On the way out of the park there was a playground with two of those huge Korean swings. I always saw my kids at school standing on the seat of the swings on the playground they do tricks like turn around or sit on the seat like a horse, twist the ropes even two or three people go on the same swing . I had never tried the huge Korean version of a swing until this trip. It is really fun and quite a work out. My shoulders and arms were sore the next day.
After the ceremony everyone was getting hungry but there was still one more activity before we could eat. Supplies were brought out and we were shown the traditional Korean way of binding books. I would never have noticed any difference but there isl Japan and China use 4 holes for binding but Korea uses 5. This might have been my favorite activity. It would have been cooler if we were given blank paper to make our own book to keep. I am planning to incorporate this into my letterboxes.
Dinner was delicious and then we went back outside for a concert by a young lady who played several traditional instruments and sang more arirang. I feel like a kid being forced to eat peas, the more I am pushed the more I resist. i really wanted to try out the Daegeum, the huge wooden flute. The Haegeum was also interesting, a sort of two string fiddle made of Eight different materials.
In the morning we packed up and went to the Omija festival. It was the harvest time for a small red berry found on vines in the mountains, also know as Schisandra . Now it is farmed in some areas such and Geochang. The berry gets its name “Oh” means five. so it is the berry with five flavors; Sweet, Sour, Bitter, Spicy, and Salty. I am not sure I can pick out all five but it has a very distinct and almost familiar flavor. I got to try the fresh ripe berries and also some alcoholic beverage made from the berries.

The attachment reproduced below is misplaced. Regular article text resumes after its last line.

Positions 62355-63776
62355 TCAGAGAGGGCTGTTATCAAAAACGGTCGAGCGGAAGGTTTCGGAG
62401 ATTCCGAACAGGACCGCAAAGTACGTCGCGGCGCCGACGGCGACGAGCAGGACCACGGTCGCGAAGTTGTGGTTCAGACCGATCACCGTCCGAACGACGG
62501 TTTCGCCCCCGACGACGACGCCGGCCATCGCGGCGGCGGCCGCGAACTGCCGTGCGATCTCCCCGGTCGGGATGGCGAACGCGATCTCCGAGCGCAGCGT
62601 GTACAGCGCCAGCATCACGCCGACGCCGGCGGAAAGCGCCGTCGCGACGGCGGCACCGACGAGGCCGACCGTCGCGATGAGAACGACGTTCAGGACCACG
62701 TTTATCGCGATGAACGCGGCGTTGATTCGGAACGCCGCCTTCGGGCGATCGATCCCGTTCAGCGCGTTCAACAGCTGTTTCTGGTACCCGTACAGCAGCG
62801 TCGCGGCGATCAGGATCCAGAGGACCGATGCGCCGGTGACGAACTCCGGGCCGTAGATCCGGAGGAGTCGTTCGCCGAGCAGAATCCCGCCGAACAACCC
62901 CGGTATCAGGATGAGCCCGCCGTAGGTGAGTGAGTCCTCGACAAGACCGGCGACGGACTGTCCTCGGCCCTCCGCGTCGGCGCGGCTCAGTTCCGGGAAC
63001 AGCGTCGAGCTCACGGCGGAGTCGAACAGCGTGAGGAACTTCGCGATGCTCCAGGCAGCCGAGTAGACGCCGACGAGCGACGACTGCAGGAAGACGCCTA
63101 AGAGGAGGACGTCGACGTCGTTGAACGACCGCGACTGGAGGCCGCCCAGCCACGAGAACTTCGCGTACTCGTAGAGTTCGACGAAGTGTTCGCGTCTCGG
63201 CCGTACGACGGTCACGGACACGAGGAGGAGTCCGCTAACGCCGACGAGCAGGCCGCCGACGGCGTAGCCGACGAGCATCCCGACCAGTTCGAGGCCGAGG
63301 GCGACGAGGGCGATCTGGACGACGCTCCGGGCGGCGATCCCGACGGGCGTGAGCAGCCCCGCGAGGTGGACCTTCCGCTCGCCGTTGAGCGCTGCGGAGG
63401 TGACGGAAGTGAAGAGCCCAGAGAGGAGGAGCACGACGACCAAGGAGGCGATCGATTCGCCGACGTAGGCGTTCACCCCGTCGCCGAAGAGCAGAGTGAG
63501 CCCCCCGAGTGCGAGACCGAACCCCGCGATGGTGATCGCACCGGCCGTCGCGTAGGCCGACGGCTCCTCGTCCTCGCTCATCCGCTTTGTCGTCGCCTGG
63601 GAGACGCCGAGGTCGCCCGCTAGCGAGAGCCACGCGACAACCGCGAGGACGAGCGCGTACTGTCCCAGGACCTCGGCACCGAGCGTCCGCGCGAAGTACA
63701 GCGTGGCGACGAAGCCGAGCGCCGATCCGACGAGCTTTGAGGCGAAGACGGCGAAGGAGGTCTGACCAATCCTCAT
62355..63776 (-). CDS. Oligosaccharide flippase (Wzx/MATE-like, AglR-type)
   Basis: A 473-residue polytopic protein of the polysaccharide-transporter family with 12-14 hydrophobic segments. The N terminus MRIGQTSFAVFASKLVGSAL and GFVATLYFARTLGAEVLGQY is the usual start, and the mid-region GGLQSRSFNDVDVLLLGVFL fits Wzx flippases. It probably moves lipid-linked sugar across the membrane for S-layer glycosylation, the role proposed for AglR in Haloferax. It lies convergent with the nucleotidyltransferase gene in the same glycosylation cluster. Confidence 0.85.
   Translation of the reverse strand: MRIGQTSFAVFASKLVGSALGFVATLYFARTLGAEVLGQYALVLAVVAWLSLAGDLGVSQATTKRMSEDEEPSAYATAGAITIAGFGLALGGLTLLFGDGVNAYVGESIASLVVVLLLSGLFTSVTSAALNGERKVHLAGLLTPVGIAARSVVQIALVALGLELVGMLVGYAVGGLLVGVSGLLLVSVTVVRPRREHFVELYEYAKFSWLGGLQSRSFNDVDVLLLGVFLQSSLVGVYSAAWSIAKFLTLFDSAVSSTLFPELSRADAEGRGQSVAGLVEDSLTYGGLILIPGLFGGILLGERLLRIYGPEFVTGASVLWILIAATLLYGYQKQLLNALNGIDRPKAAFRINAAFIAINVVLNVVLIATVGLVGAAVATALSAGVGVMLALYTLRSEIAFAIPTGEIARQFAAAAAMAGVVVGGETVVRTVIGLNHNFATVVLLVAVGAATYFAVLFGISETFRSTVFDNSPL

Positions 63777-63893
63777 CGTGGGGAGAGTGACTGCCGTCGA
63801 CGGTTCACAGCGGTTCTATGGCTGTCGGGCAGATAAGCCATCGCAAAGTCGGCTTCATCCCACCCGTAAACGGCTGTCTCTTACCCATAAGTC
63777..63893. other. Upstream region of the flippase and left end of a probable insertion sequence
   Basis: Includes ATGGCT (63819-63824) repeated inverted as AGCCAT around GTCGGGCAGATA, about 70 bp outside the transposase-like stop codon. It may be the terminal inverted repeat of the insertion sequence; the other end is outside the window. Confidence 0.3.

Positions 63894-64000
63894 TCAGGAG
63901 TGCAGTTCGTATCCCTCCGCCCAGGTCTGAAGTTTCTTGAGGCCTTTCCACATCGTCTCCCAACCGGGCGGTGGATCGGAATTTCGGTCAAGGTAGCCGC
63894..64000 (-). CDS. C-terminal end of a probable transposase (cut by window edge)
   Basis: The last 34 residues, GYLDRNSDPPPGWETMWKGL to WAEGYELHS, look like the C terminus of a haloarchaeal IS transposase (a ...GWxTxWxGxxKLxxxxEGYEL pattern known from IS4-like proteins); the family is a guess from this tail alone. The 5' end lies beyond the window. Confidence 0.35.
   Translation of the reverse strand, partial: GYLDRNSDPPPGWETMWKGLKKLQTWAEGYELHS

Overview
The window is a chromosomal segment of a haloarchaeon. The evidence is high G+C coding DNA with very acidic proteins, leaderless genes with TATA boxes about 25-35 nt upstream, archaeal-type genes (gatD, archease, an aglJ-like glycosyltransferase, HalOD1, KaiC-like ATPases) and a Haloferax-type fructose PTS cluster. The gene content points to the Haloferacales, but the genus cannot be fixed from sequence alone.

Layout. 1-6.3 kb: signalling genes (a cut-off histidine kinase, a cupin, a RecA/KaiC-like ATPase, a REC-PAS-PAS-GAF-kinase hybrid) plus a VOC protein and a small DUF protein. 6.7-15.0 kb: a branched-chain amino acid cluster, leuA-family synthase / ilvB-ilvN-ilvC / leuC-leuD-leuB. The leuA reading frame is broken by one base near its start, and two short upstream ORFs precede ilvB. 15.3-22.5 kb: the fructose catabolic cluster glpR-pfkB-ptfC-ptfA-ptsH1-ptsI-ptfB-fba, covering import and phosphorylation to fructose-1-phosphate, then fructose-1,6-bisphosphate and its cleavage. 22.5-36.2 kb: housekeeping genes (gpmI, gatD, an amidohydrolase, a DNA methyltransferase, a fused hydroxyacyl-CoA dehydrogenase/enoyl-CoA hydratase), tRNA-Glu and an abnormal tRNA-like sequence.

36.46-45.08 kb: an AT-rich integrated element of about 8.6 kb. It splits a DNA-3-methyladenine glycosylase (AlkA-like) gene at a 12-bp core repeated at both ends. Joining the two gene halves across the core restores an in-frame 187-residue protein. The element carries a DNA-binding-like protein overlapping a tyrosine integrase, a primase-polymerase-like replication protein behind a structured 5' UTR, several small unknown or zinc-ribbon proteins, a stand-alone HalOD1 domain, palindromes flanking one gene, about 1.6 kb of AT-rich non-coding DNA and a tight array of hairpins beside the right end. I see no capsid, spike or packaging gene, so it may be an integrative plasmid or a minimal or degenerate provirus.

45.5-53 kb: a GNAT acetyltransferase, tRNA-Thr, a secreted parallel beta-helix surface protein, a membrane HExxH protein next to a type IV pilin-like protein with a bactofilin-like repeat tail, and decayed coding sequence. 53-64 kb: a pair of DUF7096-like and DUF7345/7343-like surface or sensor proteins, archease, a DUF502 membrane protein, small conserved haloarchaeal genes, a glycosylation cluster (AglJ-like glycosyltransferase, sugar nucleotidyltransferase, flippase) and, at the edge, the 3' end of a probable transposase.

The mayor of Geochang was at the very…rural… festival along with about 150 other towns people. being the only foreigners naturally he introduced us to the crowd while on stage and then came to offer us drinks and food before having his photographers go to town on us.
There was also a Samulnori Performance, which I hear is a sort of ritual dance and music to pray for a good harvest. I have seen this preformed several times but tis was the first time that I have seen the Pankut dancers with such long ribbons on their hats.
From there is was back on the road to Seoul in hopes of beating all the traffic. The few weeks before Chuseok can be hell because everyone goes out to their hometowns to prepare for the celebration and then heads back into Seoul. The rest stops were jam packed and the roads were sometimes at a stand still.